Completely famished, Matt and I ran up and ordered two apiece, while everyone else only took one. Alex made a beer run to the 7-11 across the street, and we enjoyed our meals under the shelter of the docks terminal while a rain fell lightly outside. Everything was perfect. My beer was cold, my hot dog was delicious. Then I made the critical mistake of balancing my hot dog tray on a railing, and a strong gusts of wind came up and flipped my little styrofoam tray, sending my second hot dog flying to the ground. At this point I was still starving and probably about four drinks in, so I was fully prepared to enforce the five second rule and scoop that baby back up. Matt though, enforced his OCPD and made me bring it to the trash instead. But at least he did give me 20 pesos to run out at get another one.
Even after lunch and about five hours out and about now, none of us were even close to ending the night. Lee led us down the main boulevard until we came across a little place called the Soggy Peso, which actually would have wings, and better yet, on special tonight. From the street this place doesn’t look like much, in face you can barely tell that anything is there, but from the inside it’s a fun little bar with a million banners stringing the ceiling and tables surrounding a nice little pool. Alex did the honors of ordering everyone at the table a Dos Equis and a shot of tequila (to be sipped, of course). Some hot wings were consumed, and before we knew it we were on to the next place.
Sitting down at the bar at our familiar Marina Paraiso, I looked up in front of me to see that Lee had done the ordering this time, Pacificos and another round of Sangritas for anyone that wanted them. For never having ever tried or even heard of this little concoction before, I fell instantly in love. If they weren’t so potent I could have been drinking them all night. Plus they were a little more expensive than our $2 beers, running about $6 a pop. But seriously, if you ever see us while wandering about the world and you not only want to buy me a drink, but really really get on my good side? Buy me one of these, we’ll be best friends right away. I’m serious. Unless you catch me while I’m out having a quiet lunch with my parents. Eh, you know what?, bring it over anyway. (I’m talking to you YOLO, I might be in the Phoenix area this fall).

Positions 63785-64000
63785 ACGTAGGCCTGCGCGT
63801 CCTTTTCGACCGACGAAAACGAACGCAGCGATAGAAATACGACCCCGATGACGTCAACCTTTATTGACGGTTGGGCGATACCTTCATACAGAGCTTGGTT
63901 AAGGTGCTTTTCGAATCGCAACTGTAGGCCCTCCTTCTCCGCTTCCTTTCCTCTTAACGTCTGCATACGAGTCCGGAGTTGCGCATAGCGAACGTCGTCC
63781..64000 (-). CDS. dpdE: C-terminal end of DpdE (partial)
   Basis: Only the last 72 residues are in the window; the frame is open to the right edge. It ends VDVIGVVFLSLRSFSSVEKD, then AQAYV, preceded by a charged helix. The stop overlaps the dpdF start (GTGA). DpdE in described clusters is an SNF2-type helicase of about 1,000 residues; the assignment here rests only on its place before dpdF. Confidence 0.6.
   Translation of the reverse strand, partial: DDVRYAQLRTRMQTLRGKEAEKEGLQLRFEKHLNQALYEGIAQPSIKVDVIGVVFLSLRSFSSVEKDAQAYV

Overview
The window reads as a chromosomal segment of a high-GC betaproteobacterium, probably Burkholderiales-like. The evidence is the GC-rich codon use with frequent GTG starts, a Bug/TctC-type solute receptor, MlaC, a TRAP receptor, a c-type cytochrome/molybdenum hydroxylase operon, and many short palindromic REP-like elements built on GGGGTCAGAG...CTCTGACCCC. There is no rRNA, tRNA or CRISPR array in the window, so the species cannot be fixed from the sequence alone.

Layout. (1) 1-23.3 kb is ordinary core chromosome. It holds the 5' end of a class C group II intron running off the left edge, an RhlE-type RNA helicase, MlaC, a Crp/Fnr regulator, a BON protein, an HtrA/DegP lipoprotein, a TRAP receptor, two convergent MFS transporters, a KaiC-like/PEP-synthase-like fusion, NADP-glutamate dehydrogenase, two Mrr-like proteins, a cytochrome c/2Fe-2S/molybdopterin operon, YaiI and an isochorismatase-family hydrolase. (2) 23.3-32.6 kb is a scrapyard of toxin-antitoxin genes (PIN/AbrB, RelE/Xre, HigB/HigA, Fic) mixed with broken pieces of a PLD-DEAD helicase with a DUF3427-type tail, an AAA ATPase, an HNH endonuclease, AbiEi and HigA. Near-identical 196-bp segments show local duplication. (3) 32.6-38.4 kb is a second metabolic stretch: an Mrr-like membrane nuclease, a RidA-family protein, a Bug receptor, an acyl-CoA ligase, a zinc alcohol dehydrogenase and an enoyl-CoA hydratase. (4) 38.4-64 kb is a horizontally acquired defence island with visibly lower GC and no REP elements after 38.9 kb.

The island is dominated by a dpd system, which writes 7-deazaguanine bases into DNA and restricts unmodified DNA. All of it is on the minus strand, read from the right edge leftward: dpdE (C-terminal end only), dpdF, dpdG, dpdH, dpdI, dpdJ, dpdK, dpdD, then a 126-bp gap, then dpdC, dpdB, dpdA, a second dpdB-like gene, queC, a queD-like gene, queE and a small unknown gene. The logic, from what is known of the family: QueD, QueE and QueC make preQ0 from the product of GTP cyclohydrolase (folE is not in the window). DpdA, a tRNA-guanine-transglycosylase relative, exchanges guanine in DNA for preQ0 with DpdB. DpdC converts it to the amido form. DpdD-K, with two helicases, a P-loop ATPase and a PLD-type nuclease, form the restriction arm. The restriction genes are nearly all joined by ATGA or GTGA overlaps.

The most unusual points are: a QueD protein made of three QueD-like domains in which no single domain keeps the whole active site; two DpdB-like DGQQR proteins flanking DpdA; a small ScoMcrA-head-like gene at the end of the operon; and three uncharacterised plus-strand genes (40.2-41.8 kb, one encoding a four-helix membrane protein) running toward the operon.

Sangrita, best drink ever!
We made one more quick stop on our way back to Oscar’s where all of our boats or dinghies sat, ready to fall into bed after over ten hours out on the town. We stopped long enough by the lobster tank for Oscar himself to come out and show us how to use one of the oars to pin down a lobster and pull it out, really adding to the ‘choose your own lobster’ effect. Not that we were staying for a late dinner, but he let us fool around anyway, Matt pinning one down with the oar as shown, and Alex and I going rogue and just sticking our hands directly in to grab one. It’s all about the element of surprise.
As Lee and Amanda were bringing us back to the ‘Dip, I was thinking that we hadn’t had a crazy night out like this in a long time. Possibly since the night we played beer pong at our hostel in Peru. It’s so nice when you randomly meet young people like yourselves to hang out with, but it’s even better when everyone just instantly clicks, which is exactly what happened with our two cruising boats tonight. We’re already planning dinners and movie nights with these two, and for however long each of us are planning on staying on this island for, I have a feeling we’ll be seeing a lot more of each other.
Amanda does not look too thrilled with our last stop.
He does not look happy to be holding that lobster. Truthfully, he just wasn’t paying attention to me.